WRITER: Christopher Dodd
DIRECTOR: Michael Greenspan
Adrien Brody is a man who awakens to find himself in the passenger seat of a wrecked car at the bottom of a steep cliff. his leg is injured and there is a dead guy in the back seat.... it sounds like one of those brain teaser questions. you know the ones with answers like, "the doctor is his mother" or "he was standing on a block of ice.".... so, what happened? well, that's what we are going to find out over the course of the movie.
what i really liked about the film was how simple it is. the movie is basically brody and the forest. there are some flashbacks/flashes, but mostly we are in the present, in the woods crawling around as brody makes his way about trying to figure out who he is, what happened and just trying to survive.
before we even get to the crawling/limping around in the wood though we are in the car with him and we are there for awhile. the director michael greenspan and the screenwriter christopher dodd (i assume it was part of the script) make a pretty ballsy decision to spend the first 30 minutes of the film in the car with pretty much one solitary character.
while you might expect five or ten minutes like this, just to set up the character and the situation, 30 minutes is really taking a chance - and it is a chance that really pays off. i didn't even realize it was half an hour before he got out of the car until i went back after and checked the time. it really feels that it is as long as is has to be. and not as long, or should i say short, as they assume our attention span is these days.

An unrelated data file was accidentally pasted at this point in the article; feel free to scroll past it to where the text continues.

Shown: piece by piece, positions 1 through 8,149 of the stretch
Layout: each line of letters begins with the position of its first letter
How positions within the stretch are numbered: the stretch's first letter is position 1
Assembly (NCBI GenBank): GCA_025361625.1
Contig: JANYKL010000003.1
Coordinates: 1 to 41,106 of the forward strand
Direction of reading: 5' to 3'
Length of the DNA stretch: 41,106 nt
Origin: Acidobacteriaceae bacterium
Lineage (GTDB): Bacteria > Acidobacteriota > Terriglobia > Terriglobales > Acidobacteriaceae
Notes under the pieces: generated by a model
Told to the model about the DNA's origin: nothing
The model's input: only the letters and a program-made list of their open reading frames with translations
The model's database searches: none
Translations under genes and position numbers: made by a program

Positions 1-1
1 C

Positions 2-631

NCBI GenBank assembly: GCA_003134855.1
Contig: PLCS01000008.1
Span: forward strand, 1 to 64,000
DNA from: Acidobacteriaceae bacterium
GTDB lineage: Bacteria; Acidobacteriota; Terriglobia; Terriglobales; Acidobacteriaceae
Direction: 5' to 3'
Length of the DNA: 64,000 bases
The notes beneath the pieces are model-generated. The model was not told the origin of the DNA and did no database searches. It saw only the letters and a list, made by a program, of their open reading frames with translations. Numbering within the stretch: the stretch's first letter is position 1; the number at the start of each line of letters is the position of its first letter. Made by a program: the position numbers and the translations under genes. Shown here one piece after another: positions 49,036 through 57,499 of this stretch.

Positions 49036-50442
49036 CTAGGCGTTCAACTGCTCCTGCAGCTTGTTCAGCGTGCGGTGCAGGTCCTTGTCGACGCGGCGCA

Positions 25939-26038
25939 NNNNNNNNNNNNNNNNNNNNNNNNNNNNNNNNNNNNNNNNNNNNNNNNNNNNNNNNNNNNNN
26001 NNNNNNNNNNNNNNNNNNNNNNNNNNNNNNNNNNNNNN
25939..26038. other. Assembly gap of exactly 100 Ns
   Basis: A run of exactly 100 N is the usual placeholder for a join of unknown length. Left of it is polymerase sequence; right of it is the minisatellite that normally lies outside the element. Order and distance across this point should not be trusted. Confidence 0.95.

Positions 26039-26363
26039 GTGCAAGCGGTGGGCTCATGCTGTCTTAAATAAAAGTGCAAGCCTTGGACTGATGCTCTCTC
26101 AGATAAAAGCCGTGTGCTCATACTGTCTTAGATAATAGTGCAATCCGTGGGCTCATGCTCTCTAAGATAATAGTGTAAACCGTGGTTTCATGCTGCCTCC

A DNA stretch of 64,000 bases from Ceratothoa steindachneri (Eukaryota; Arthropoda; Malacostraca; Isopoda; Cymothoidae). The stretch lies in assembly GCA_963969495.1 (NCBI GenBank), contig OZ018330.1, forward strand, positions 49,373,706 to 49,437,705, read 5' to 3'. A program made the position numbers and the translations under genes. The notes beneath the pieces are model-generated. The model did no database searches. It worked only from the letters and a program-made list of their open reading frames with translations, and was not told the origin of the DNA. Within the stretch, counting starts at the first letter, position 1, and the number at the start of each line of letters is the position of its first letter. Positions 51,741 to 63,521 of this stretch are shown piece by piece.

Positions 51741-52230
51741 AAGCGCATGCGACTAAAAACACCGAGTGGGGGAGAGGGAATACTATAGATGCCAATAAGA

to trust himself, the script, brody's ability to carry it and to not speed things up for a short-attention span audience i gotta give greenspan a nod to, what i like to call, some big cojones film making (check out my discussions of Hunger and Greenberg for definitions of "big cojones film making").
the end of the film does present us with answers and a bit of a twist on our assumptions, but not so much so that it feels ridiculous or forced. which is another way in which i meant the film is simple. amnesia/who-am-i films often feel the need to present us with this big elaborate story that the main character slowly figures out over the course of the movie with a bunch of twists and turns.
not to say that is always a bad thing, but in the context of this slow and quiet, basically one-man-play, it works so much better the way they did it. Wrecked isn't Unknown. and i appreciate the restraint. it makes the "ah ha" moment at the end of the film completely satisfying.